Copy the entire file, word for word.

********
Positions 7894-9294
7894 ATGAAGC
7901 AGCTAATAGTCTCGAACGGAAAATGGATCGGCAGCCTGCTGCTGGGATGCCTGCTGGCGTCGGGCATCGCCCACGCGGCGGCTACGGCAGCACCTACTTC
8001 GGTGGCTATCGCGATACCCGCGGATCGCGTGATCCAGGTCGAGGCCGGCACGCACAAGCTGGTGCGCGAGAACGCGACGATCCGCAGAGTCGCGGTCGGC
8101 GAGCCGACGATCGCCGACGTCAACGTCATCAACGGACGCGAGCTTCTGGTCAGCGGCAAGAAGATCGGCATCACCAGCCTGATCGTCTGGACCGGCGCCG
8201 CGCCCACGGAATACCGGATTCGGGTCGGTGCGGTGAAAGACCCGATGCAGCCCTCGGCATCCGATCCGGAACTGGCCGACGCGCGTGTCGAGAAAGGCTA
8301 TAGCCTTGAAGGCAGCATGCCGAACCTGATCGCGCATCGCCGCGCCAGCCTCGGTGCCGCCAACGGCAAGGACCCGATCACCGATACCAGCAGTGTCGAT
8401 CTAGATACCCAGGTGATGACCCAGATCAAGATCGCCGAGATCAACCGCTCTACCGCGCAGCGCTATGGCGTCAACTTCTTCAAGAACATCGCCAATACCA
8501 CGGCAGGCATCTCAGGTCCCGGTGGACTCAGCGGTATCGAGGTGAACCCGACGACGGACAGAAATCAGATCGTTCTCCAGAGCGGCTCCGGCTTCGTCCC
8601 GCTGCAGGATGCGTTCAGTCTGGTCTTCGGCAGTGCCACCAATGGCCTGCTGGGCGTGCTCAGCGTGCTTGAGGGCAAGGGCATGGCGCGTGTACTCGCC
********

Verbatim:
Positions 7894-9294
7894 ATGAAGC
7901 AGCTAATAGTCTCGAACGGAAAATGGATCGGCAGCCTGCTGCTGGGATGCCTGCTGGCGTCGGGCATCGCCCACGCGGCGGCTACGGCAGCACCTACTTC
8001 GGTGGCTATCGCGATACCCGCGGATCGCGTGATCCAGGTCGAGGCCGGCACGCACAAGCTGGTGCGCGAGAACGCGACGATCCGCAGAGTCGCGGTCGGC
8101 GAGCCGACGATCGCCGACGTCAACGTCATCAACGGACGCGAGCTTCTGGTCAGCGGCAAGAAGATCGGCATCACCAGCCTGATCGTCTGGACCGGCGCCG
8201 CGCCCACGGAATACCGGATTCGGGTCGGTGCGGTGAAAGACCCGATGCAGCCCTCGGCATCCGATCCGGAACTGGCCGACGCGCGTGTCGAGAAAGGCTA
8301 TAGCCTTGAAGGCAGCATGCCGAACCTGATCGCGCATCGCCGCGCCAGCCTCGGTGCCGCCAACGGCAAGGACCCGATCACCGATACCAGCAGTGTCGAT
8401 CTAGATACCCAGGTGATGACCCAGATCAAGATCGCCGAGATCAACCGCTCTACCGCGCAGCGCTATGGCGTCAACTTCTTCAAGAACATCGCCAATACCA
8501 CGGCAGGCATCTCAGGTCCCGGTGGACTCAGCGGTATCGAGGTGAACCCGACGACGGACAGAAATCAGATCGTTCTCCAGAGCGGCTCCGGCTTCGTCCC
8601 GCTGCAGGATGCGTTCAGTCTGGTCTTCGGCAGTGCCACCAATGGCCTGCTGGGCGTGCTCAGCGTGCTTGAGGGCAAGGGCATGGCGCGTGTACTCGCC